Another embodiment of the invention provides a method of air filtration comprising positioning a first and second electrode in a housing unit; growing at least one carbon nanotube on the second electrode; and applying an electric field to the housing unit. The method further comprises positioning the first electrode opposite to the second electrode. Additionally, the method further comprises the at least one carbon nanotube ionizing gas in the housing unit; the ionized gas charging gas particulates located in the housing unit; and the first electrode trapping the charged gas particulates. Preferably, the method comprises growing a plurality of carbon nanotubes on the second electrode.

These and other aspects of the embodiments of the invention will be better appreciated and understood when considered in conjunction with the following description and the accompanying drawings. It should be understood, however, that the following descriptions, while indicating preferred embodiments of the invention and numerous specific details thereof, are given by way of illustration and not of limitation. Many changes and modifications may be made within the scope of the embodiments of the invention without departing from the spirit thereof, and the embodiments of the invention include all such modifications.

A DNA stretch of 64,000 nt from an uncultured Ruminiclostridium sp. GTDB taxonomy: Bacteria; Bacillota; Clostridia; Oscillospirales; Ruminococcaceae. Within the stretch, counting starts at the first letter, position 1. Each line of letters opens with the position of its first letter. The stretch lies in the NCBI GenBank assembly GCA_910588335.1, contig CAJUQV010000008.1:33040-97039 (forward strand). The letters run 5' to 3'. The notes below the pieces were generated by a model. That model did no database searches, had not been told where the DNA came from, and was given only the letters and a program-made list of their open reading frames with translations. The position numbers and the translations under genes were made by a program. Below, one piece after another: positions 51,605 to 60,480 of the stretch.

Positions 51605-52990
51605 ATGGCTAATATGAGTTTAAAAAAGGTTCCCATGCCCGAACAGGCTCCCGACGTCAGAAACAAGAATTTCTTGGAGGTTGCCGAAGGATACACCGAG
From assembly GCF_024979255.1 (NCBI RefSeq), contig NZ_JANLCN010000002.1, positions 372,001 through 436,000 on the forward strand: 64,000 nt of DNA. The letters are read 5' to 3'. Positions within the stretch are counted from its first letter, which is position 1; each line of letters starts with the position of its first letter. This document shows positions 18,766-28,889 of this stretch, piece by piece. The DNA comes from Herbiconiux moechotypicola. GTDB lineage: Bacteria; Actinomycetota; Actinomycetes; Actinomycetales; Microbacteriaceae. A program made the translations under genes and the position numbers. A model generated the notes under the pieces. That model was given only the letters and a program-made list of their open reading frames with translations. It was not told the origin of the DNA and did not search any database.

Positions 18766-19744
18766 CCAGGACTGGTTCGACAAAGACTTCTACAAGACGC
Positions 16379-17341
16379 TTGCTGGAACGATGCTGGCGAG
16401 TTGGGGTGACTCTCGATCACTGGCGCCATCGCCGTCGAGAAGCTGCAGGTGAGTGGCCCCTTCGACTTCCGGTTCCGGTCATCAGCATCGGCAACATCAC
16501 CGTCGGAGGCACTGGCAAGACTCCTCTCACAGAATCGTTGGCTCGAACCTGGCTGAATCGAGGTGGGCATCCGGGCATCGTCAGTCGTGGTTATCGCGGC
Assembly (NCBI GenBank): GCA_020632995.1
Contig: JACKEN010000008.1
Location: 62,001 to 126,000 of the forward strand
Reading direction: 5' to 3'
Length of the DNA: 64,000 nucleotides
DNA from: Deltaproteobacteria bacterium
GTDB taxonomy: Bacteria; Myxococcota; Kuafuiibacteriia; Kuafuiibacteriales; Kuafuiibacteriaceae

BRIEF DESCRIPTION OF THE DRAWINGS

The embodiments of the invention will be better understood from the following detailed description with reference to the drawings, in which:

FIG. 1 illustrates a perspective view of a particulate air filtration system according to an embodiment of the invention;

FIG. 2 illustrates a front view of a particulate air filtration system according to an embodiment of the invention;

FIG. 3 illustrates a front view of a particulate air filtration system during operation according to an embodiment of the invention; and

FIG. 4 is a flow diagram illustrating a preferred method according to an embodiment of the invention.